As stated earlier, receiving a ‘terminal anorexia’ diagnosis can provide temporary consolation to some AN sufferers. Fighting the ‘internal’Footnote 3 AN ‘bully-friend’, and therefore fighting for life, is emotionally exhausting. Hence, being told that the fight will end soon can be a huge relief to sufferers who are conflicted or have already accepted death. The certainty of death can seem less unappealing than the uncertainty of life. Death can seem to be the only way out, just like a suicidal person with tunnel vision may see no other escape route.

However, temporary relief from distressing thoughts/emotions is not always helpful. As in anxiety disorders and OCD, safety behaviours can be used to avoid confronting distressing cognitions. Therefore, the sufferer cannot test the reality of those cognitions, and they cannot learn that there may be less catastrophic alternative outcomes. Unlike patients with anxiety-based disorders, patients diagnosed with ‘terminal anorexia’ would not get a second chance to test their negative assumptions after they have died.

Professionals who diagnose ‘terminal anorexia’ may inadvertently be agreeing with the sufferer’s AN ‘bully-friend’, which may tell them that because they cannot live without AN, they have no choice but to die from it. In this way, the internal AN ‘bully-friend’ may unintentionally be given an external ally, thereby feeding the very thing that starves the sufferer of hope and food.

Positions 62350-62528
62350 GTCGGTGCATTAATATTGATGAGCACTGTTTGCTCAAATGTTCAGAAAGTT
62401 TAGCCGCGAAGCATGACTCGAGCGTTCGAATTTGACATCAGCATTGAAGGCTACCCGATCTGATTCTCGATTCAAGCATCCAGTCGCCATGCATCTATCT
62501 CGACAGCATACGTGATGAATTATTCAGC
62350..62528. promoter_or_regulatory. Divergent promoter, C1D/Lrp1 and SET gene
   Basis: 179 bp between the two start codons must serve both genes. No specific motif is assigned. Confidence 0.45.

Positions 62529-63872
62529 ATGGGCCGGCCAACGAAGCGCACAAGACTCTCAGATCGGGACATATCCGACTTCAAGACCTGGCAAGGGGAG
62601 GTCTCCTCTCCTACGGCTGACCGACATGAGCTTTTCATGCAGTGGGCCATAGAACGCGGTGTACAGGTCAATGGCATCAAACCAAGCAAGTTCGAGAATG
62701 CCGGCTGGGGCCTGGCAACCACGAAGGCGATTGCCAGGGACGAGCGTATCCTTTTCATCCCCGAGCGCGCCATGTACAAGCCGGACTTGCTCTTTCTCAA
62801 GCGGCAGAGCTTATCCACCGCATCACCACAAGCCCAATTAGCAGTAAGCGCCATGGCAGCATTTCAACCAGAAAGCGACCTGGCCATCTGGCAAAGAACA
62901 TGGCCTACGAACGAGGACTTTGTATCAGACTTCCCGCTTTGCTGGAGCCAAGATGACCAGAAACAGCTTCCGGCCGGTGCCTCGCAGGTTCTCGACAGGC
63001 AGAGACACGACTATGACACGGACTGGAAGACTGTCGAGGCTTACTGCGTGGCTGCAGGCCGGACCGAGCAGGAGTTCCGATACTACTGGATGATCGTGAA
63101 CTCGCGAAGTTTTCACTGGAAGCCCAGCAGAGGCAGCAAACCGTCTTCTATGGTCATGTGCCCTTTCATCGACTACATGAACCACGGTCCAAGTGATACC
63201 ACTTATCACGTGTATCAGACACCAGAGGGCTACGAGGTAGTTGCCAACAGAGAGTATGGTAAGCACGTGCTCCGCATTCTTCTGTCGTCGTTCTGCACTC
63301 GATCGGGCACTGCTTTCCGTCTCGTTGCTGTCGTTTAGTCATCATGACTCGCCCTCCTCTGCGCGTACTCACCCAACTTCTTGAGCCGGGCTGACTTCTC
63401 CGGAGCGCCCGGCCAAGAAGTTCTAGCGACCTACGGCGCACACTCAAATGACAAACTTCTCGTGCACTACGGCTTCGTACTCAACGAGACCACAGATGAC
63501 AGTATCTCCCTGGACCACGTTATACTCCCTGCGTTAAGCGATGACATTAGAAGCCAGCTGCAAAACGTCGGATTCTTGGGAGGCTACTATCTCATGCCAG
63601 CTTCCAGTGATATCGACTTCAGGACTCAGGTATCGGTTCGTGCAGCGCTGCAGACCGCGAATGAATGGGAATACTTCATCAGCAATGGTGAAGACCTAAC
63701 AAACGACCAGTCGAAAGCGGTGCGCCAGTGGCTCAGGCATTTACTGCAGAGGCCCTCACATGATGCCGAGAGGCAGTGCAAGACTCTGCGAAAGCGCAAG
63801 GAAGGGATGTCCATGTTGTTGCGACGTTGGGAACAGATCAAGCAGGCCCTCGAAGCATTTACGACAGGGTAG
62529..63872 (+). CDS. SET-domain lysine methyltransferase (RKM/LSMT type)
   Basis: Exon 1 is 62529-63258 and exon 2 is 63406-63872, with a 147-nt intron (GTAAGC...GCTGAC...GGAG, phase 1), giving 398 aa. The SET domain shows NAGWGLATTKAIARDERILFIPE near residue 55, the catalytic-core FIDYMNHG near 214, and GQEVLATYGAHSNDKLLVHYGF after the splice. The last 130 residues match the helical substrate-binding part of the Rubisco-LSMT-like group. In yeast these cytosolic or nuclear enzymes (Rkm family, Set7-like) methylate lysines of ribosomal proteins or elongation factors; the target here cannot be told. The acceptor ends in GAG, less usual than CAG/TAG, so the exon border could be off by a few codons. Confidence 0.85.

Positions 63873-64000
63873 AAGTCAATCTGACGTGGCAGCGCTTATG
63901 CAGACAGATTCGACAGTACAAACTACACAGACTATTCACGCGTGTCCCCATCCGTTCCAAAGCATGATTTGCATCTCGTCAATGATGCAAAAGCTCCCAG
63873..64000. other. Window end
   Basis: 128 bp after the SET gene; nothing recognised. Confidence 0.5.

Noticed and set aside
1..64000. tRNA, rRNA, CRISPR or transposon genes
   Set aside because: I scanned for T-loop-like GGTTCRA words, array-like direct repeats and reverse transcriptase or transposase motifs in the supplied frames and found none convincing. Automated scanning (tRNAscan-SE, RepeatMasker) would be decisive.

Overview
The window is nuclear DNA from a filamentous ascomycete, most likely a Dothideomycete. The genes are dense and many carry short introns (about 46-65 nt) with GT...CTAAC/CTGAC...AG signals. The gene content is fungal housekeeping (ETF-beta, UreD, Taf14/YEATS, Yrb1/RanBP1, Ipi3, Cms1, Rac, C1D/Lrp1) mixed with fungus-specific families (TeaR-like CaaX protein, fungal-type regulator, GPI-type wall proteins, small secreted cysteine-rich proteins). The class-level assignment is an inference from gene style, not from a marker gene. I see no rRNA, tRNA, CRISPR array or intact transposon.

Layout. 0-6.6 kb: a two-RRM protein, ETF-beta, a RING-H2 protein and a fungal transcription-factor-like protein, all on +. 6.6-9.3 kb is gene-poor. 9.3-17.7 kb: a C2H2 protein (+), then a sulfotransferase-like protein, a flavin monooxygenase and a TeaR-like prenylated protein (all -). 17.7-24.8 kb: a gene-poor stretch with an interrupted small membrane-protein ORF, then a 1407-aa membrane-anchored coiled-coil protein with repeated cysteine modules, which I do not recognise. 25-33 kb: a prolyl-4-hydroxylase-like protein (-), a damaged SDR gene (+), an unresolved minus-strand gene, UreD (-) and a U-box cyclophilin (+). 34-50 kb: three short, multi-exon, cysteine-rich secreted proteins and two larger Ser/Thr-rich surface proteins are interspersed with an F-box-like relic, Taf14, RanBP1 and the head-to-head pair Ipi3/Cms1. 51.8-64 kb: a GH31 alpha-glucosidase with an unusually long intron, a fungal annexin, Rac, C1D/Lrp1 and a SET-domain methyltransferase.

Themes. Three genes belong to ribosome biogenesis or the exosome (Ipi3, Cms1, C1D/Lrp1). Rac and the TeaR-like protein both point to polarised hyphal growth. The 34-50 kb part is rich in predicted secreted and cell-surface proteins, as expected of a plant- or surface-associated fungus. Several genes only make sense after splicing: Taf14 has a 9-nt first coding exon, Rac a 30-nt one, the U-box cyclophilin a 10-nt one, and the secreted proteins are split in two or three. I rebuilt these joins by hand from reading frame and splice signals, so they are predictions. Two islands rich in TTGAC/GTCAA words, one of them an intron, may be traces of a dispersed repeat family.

Self-diagnosis and misdiagnosis

Even if ‘terminal anorexia’ were only diagnosed in a tiny proportion of AN sufferers, what about the many other sufferers who would (and have already) self-diagnose (d) with the arbitrary condition, despite them having illnesses that can be treated or at least managed.

Moreover, what about the many sufferers who are misdiagnosed by well-meaning clinicians? Giving them a terminal diagnosis removes any hidden/silent hope that they may have. A sufferer who protests that there is no hope left may actually need the clinician to hold the hope for them, until they can carry it on their own. They may not feel deserving of the hope, or not know how to identify and express it. They may need clinicians to give them permission to live rather than permission to die.

Furthermore, when a ‘terminal anorexia’ diagnosis is being considered, who has the right to make the final decision? For example, is the opinion of a psychiatrist in a poorly resourced health service more important than that of a psychiatrist in a health service offering high-quality treatments? Is the opinion of a psychiatrist who has not worked with older AN sufferers more important than that of a psychiatrist who has witnessed remarkable improvements in patients who have lived with AN for decades? Is any psychiatrist’s opinion more important than that of a mother who has been fighting for years to keep her child alive?


Counterintuitively, the ‘terminal anorexia’ diagnosis may become a ‘goal’ for sufferers with very low self-esteem, who may pin their self-worth on how ill/underweight they can make themselves compared to others. Young ED sufferers, especially those who are struggling to find their identities, are particularly vulnerable to this self-destructive paradox. To them, ‘achievement’ and ‘control’ may become defined by measurable (but meaningless) criteria, such as how much they can eat and weigh.Footnote 4 Society encourages this tragic paradox by associating weight with perfection and control, and by only helping those who weigh below a certain BMI.